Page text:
Ojibwe rapper Day Dayz hopes to be ‘a blueprint for success’ for Native kids

a man sits on a chair
Hip-hop artist Eldayshun Big Bear, known as Day Dayz, is one of the first artists represented by the Dream Warriors Indigenous artist collective.
Mercies May via Sahan Journal

Meet Eldayshun Big Bear, known in the Minnesota hip-hop community as Day Dayz. He’s a 22-year-old emerging hip-hop artist from the Mille Lacs Band of Ojibwe’s reservation.

On Wednesday, he dropped a new video in partnership with the Dream Warriors Collective, a nonprofit working to support and amplify Indigenous artists across the country.

Day Dayz joined MPR News host Cathy Wurzer to talk about the collaboration, what led him to a music career and his new album coming out this summer.

Read more about the Dream Warriors Collective in the Sahan Journal.

Use the audio player above to listen to the full conversation.

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Audio transcript

[DAY DAYZ, "RIGHT NOW"] DAY DAYZ: (SINGING) I'll teach you right now, right now

Why you're heartless

I'll water your soul

Take you back to the garden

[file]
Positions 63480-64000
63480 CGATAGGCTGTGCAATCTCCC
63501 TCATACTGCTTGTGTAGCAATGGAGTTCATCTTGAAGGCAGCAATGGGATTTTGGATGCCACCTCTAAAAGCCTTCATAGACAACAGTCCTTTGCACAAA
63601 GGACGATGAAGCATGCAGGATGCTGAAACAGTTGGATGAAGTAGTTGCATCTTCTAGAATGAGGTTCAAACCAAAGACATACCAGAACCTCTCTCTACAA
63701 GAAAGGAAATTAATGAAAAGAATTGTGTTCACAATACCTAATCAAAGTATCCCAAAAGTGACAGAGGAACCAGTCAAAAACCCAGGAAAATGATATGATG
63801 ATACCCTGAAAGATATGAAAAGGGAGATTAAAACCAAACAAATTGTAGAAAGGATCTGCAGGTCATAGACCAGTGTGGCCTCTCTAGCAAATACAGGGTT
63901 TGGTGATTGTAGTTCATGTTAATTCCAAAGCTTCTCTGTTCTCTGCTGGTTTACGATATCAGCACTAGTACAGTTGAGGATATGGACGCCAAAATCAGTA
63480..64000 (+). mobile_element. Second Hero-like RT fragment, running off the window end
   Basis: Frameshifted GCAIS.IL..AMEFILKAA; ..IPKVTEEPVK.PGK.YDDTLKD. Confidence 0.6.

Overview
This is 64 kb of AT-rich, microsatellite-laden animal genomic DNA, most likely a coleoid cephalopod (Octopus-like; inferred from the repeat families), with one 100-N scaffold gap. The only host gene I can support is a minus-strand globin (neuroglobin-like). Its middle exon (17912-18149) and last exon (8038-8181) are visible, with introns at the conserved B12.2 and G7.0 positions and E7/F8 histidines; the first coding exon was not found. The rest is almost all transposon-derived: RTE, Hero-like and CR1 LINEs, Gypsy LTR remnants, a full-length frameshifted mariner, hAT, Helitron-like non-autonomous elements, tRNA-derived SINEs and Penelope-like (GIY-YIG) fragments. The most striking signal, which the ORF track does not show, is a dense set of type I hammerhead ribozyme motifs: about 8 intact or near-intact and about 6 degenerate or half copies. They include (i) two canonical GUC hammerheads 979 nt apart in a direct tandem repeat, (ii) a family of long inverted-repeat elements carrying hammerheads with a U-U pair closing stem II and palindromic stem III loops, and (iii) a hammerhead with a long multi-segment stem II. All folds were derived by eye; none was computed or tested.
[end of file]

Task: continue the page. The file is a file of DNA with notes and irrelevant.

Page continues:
I'll sow you this row.

Maybe find out where your heart is

I cannot let go

So many loved ones have departed

I'll teach you right now, right now

Why you're heartless

CATHY WURZER: The song you're hearing is called "Right Now" by Day Dayz. He's a 22-year-old emerging hip hop artist from the Mille Lacs band of Ojibwe's reservation. And today, he dropped a new video for the song in partnership with the Dream Warriors Collective. That's a nonprofit working to support and amplify Indigenous artists across the country. Right now, Eldayshun Big Bear, also known as Day Dayz, is on the line. Welcome.

DAY DAYZ: How are you doing, Cathy? Thank you for having me.

CATHY WURZER: I'm doing good. Thank you so much for taking the time to talk with us. You're going to have to describe this video for listeners. It's really something. How would you describe it?